Backup providers typically store data in a backup format. For backup providers to deliver DRaaS functionality in their cloud often means the extraction of the application and its data from the backup format and then positioning it into a separate compute environment. Essentially the cloud backup provider is restoring their customer’s VMs from their backup cloud to their compute cloud. The process is especially manual and lengthy, requiring extended restoration times and additional methods to extract the data without causing machine identity conflicts.
Because a business continuance DRaaS solution stores data in its native state (not a backup format), it can deliver tighter Recovery Point Objectives (RPO) and Recovery Time Objectives (RTO). It doesn’t need to reposition data. At the heart of a business continuance DRaaS solution is an orchestrated replication solution. An organization armed with this solution only needs to select the most appropriate DR target; a self-hosted remote site, a remote site operated by a managed service provider or a remote site operated by a public cloud provider.
Do-it-Yourself DRaaS or Provider DRaaS
DRaaS is an ideal solution for many businesses, especially those that lack a secondary site staffed with IT personnel. Depending on the size of an organization’s data, storing multiple copies of it in the cloud for a long period of time may be more expensive than storing that data on premises. Organizations that use cloud backup need to be particularly attentive to these costs. The organization needs to weigh the hard costs and more importantly the soft costs and determine which data protection method is right for them.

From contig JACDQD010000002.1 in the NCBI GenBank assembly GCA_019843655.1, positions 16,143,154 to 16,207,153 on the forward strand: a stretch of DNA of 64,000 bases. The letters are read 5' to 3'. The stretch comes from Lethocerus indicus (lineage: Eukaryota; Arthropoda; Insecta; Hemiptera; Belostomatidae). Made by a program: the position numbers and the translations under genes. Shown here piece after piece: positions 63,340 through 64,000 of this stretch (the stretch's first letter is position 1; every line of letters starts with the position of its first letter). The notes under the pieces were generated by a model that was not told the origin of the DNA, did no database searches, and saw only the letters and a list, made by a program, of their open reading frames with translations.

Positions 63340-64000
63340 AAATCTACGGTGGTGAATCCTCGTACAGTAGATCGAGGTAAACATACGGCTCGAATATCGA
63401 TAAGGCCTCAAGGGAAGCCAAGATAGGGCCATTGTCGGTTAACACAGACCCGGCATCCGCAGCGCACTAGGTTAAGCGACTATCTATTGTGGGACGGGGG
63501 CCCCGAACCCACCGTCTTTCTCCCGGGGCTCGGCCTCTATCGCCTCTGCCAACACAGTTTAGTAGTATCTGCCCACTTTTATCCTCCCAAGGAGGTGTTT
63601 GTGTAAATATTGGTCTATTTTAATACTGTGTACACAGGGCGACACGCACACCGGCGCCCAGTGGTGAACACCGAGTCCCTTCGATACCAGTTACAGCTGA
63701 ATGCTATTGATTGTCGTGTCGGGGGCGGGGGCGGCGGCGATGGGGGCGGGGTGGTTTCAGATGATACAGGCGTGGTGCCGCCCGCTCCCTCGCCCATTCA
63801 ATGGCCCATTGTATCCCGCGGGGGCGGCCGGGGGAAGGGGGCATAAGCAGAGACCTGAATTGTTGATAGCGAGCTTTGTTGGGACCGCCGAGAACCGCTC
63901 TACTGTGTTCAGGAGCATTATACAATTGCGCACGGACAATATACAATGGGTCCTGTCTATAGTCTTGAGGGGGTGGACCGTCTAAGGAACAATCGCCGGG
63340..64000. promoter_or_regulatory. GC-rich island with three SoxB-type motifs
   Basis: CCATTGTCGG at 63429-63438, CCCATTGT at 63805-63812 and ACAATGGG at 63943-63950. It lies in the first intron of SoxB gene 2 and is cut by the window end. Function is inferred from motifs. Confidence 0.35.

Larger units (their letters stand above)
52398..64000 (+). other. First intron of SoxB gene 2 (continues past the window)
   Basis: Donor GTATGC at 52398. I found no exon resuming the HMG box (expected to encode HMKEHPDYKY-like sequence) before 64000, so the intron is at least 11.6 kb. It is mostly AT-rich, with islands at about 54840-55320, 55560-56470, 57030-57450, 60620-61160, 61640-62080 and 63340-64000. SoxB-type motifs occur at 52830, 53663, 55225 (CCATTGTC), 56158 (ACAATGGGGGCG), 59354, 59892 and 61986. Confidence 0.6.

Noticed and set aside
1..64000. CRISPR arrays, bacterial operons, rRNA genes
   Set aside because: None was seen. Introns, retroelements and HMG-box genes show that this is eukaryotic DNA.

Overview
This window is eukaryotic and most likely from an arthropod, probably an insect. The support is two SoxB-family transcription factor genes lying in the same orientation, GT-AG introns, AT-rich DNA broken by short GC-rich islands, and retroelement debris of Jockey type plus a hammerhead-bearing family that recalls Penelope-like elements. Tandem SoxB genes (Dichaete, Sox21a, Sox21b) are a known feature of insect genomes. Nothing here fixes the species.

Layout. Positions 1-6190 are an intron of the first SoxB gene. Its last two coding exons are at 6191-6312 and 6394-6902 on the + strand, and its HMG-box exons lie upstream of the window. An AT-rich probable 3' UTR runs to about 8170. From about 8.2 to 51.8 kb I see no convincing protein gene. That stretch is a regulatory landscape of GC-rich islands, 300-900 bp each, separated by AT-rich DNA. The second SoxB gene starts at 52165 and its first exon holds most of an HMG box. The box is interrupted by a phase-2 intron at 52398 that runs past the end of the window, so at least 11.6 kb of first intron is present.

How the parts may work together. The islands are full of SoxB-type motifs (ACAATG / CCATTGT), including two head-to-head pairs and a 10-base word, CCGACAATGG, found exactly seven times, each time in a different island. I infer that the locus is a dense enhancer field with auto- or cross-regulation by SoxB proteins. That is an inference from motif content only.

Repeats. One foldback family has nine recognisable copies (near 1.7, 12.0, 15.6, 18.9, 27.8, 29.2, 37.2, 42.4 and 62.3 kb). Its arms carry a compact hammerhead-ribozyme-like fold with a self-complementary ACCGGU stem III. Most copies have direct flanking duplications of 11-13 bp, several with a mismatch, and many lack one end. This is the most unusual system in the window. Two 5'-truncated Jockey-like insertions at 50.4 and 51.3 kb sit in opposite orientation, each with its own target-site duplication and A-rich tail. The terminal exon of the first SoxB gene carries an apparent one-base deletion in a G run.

The exception is when the provider’s storage is used solely for DR. In this case the only data stored in the cloud is just the most recent copies (over a shorter timeline), not a long term archive. In fact the combination of an off-site DR and an on-site archive is very compelling and may be the best example of integrating the cloud with the traditional data center, also known as Hybrid Cloud. Business Continuance focused DraaS leverages the cloud for what it is best at, instant compute, and the data center for what it is more economical with, long-term storage.
Ensuring Performance in the Recovered State
Making sure data is in position, failing the application over to the cloud, then getting users connected are important steps in the DR process. The challenge is to deliver acceptable performance to those connected users. The cloud, if it is public, is a shared resource. In a regional disaster, many organizations may declare at the same time, which means a shared environment may not be able to keep up with the demands of hundreds of businesses running simultaneously.